Remembering Emma, in honor of Breast Cancer Month


Good friends are hard to find. Great friends come along once in a lifetime if you are lucky.

I have had a group of friends since my college days and by some standards, we are an odd bunch of diverse women. Madalyn is a married mother and businesswoman, who as I write, is on a plane to re-locate with her company, for two years in England. Elvira is a single educational administrator, who resides in the same house in Brooklyn where she grew up, escaping periodically to Atlantic City or Rockaway Beach. Kathy is a homemaker, who gives both Betty Crocker and Martha Stewart a run for their money. Nancy is a re-married X-ray technician, who has battled the after effects of polio her whole life, managing never to seem handicapped to any of us. Bernadette is our token nun, who sings sweetly like an angel and roars with laughter like a drunken sailor. I am a 34 year veteran Pre-K teacher, with a love of theater and a desire to sing more than “The Wheels on the Bus.” And then there was Emma. Somehow she was everything we all wanted to be. Emma was always put together, with co-ordinated outfits and coiffed hair. Her house looked like something out of Home Beautiful magazine. She had been a beloved teacher, and in later years, devoted herself to family, friends and volunteer work. Emma was the most thoughtful person we ever knew, always giving the perfect gift. We teased that she must have owned stock in Hallmark, because if you sneezed on the phone, in two days you would receive a Get Well card. There wasn’t an occasion that slipped her mind. She didn’t just love you, she made sure she showed it in so many little ways. She was the tie that bound us- always making phone calls to get us all together.
As a group, we had been through a lot. Together we had weathered; children’s illnesses, divorce, change in careers, teenage angst, moving from “the neighborhood”, menopause, aging parents and even loss of parents, but nothing prepared us for the loss of Emma.
Emma was first diagnosed with Breast Cancer over 10 years ago and somehow all of us had managed to remain snugly in denial. We couldn’t even imagine the unthinkable, so we never dared to go there. Through the ensuing years, Emma suffered two mastectomies, endless rounds of chemotherapy, an unsuccessful reconstruction, and finally a third diagnosis that the cancer had returned yet again. Our little group, aptly known as “The Tea Girls” for our boring, yet comforting drink of choice, always tried our best to rally around Emma. We visited, sent cards, prayed and carried on as usual, meeting every Thursday night for tea, all the time knowing that if it were us, Emma would do so much more.
In May of this past year, Emma started to look poorly. Her face was drawn and her once beautiful hair was now nothing more than fuzz under a baseball cap. Despite our never- ending prayers, Emma looked weak and in pain and her vibrant smile was gone. Once again we rallied around her and did our best to talk about everything else beside the cancer. It was the first time that I feared we were in a losing battle and Emma might not win this time. Emma was in the hospital, and for what would be the last time, we all gathered to be around her- her husband, sister, mother, daughter and her well-loved “tea” friends. We finally spoke the truth and said our goodbyes, there was no more time for small talk or denials. We hugged her frail body, told her we loved her and expressed how blessed we were to know her. Sister Bernadette held our hands in a circle and we prayed for her one last time, knowing in our hearts that we were praying for ourselves and the deep sorrow we knew we would feel when she slipped away. My daughter Christine, her Godchild was also there. She was seven months pregnant and the new life inside of her made the moment even more poignant. Emma succumbed to cancer on June 5, 2007. The Tea Girls had a beautiful floral arrangement made in the shape of a teapot and everyone at the wake smiled when they saw it. Emma would have laughed as the huge, green teapot was added to the back of the floral car for all to see, leading her way to the cemetery.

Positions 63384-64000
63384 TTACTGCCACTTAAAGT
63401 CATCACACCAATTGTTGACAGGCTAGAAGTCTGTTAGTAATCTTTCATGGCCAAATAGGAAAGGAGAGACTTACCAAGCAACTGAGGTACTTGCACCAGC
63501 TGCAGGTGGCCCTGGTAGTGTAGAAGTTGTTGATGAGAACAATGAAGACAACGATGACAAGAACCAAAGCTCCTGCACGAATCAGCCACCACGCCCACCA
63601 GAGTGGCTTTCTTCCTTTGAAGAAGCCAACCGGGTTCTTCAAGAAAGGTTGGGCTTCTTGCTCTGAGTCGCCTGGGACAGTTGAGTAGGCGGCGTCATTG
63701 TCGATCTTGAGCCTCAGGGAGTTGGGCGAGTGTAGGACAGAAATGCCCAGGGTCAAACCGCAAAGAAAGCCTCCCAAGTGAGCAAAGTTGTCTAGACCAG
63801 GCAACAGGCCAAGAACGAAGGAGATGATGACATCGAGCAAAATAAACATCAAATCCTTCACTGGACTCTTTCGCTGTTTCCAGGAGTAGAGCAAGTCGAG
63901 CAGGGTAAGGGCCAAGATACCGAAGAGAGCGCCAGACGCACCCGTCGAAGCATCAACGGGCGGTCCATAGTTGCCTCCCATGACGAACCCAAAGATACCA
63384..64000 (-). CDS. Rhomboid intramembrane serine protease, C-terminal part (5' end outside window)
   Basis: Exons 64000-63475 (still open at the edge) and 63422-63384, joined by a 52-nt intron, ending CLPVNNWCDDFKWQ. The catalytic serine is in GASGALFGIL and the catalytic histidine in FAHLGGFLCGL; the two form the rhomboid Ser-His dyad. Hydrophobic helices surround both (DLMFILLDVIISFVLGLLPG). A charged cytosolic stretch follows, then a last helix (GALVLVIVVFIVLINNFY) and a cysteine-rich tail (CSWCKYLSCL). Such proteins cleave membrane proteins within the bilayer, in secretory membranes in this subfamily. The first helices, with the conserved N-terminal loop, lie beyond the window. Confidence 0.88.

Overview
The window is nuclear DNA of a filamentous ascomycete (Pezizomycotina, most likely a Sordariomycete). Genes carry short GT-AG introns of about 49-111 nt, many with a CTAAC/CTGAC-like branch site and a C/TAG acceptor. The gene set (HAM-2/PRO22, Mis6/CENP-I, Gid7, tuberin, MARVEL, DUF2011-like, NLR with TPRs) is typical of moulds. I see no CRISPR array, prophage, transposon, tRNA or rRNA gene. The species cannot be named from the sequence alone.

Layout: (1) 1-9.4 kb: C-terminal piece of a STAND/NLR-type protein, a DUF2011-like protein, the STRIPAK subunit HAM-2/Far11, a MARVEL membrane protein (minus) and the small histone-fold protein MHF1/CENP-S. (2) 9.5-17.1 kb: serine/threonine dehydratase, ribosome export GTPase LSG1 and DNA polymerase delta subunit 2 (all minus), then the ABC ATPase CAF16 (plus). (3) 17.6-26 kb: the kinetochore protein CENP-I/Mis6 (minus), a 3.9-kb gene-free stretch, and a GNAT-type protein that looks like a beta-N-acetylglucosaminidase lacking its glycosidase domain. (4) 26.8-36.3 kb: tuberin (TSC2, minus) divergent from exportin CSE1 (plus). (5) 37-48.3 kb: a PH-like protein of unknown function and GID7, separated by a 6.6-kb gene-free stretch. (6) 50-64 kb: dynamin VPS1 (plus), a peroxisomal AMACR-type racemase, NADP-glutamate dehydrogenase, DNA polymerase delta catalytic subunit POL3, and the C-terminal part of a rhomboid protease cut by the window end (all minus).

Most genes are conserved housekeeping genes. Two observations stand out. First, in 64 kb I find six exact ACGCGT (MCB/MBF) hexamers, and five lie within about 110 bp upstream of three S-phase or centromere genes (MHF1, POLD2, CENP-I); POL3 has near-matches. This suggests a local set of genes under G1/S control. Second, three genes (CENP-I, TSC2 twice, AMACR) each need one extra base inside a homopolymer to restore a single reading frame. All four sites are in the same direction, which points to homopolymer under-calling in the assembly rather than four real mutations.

The “Tea Girls” continue, with the heart of our group gone, and now there are six. We push ourselves to remain together, knowing Emma would want us to rally around each other, through not only this time of deep sadness, but the remaining journey, we call life. Baby Olivia Emma was born a few weeks after Emma’s passing and now has six women who love her very much.
There isn’t a day that goes by that I don’t think about Emma. She taught me so much; to be brave in the face of uncertainty, to strive to be a better friend and most importantly to cherish every day as a gift.
This is Breast Cancer Awareness Month and I don’t necessarily think we need to be reminded of breast cancer, unfortunately we are reminded about it everyday when we lose a loved one. We need a month to remind us to cherish and appreciate all our friends while they are here- Emma would want that.
-Written by Janet Miserandino, ©2007